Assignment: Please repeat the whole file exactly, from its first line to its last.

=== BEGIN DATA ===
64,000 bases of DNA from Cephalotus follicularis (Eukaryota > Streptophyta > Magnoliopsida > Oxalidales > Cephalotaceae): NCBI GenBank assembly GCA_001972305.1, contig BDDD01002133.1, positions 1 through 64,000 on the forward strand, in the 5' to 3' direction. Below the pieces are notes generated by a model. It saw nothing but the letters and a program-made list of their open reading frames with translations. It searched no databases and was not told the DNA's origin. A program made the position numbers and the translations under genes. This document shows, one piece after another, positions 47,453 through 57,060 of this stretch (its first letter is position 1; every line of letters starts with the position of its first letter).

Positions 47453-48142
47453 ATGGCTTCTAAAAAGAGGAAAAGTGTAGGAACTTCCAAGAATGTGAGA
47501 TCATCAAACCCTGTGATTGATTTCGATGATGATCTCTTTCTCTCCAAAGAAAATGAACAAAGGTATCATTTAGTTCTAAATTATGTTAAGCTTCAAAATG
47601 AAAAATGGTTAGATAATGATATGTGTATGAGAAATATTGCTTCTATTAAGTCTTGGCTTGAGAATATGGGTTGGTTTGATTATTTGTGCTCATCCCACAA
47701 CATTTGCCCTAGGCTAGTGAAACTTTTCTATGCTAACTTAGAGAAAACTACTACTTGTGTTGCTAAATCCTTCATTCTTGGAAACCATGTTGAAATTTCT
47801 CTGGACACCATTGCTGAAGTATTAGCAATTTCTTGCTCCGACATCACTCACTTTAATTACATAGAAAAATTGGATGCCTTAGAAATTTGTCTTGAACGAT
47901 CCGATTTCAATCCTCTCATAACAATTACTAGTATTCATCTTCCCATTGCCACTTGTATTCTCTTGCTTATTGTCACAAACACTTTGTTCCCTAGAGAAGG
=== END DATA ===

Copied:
64,000 bases of DNA from Cephalotus follicularis (Eukaryota > Streptophyta > Magnoliopsida > Oxalidales > Cephalotaceae): NCBI GenBank assembly GCA_001972305.1, contig BDDD01002133.1, positions 1 through 64,000 on the forward strand, in the 5' to 3' direction. Below the pieces are notes generated by a model. It saw nothing but the letters and a program-made list of their open reading frames with translations. It searched no databases and was not told the DNA's origin. A program made the position numbers and the translations under genes. This document shows, one piece after another, positions 47,453 through 57,060 of this stretch (its first letter is position 1; every line of letters starts with the position of its first letter).

Positions 47453-48142
47453 ATGGCTTCTAAAAAGAGGAAAAGTGTAGGAACTTCCAAGAATGTGAGA
47501 TCATCAAACCCTGTGATTGATTTCGATGATGATCTCTTTCTCTCCAAAGAAAATGAACAAAGGTATCATTTAGTTCTAAATTATGTTAAGCTTCAAAATG
47601 AAAAATGGTTAGATAATGATATGTGTATGAGAAATATTGCTTCTATTAAGTCTTGGCTTGAGAATATGGGTTGGTTTGATTATTTGTGCTCATCCCACAA
47701 CATTTGCCCTAGGCTAGTGAAACTTTTCTATGCTAACTTAGAGAAAACTACTACTTGTGTTGCTAAATCCTTCATTCTTGGAAACCATGTTGAAATTTCT
47801 CTGGACACCATTGCTGAAGTATTAGCAATTTCTTGCTCCGACATCACTCACTTTAATTACATAGAAAAATTGGATGCCTTAGAAATTTGTCTTGAACGAT
47901 CCGATTTCAATCCTCTCATAACAATTACTAGTATTCATCTTCCCATTGCCACTTGTATTCTCTTGCTTATTGTCACAAACACTTTGTTCCCTAGAGAAGG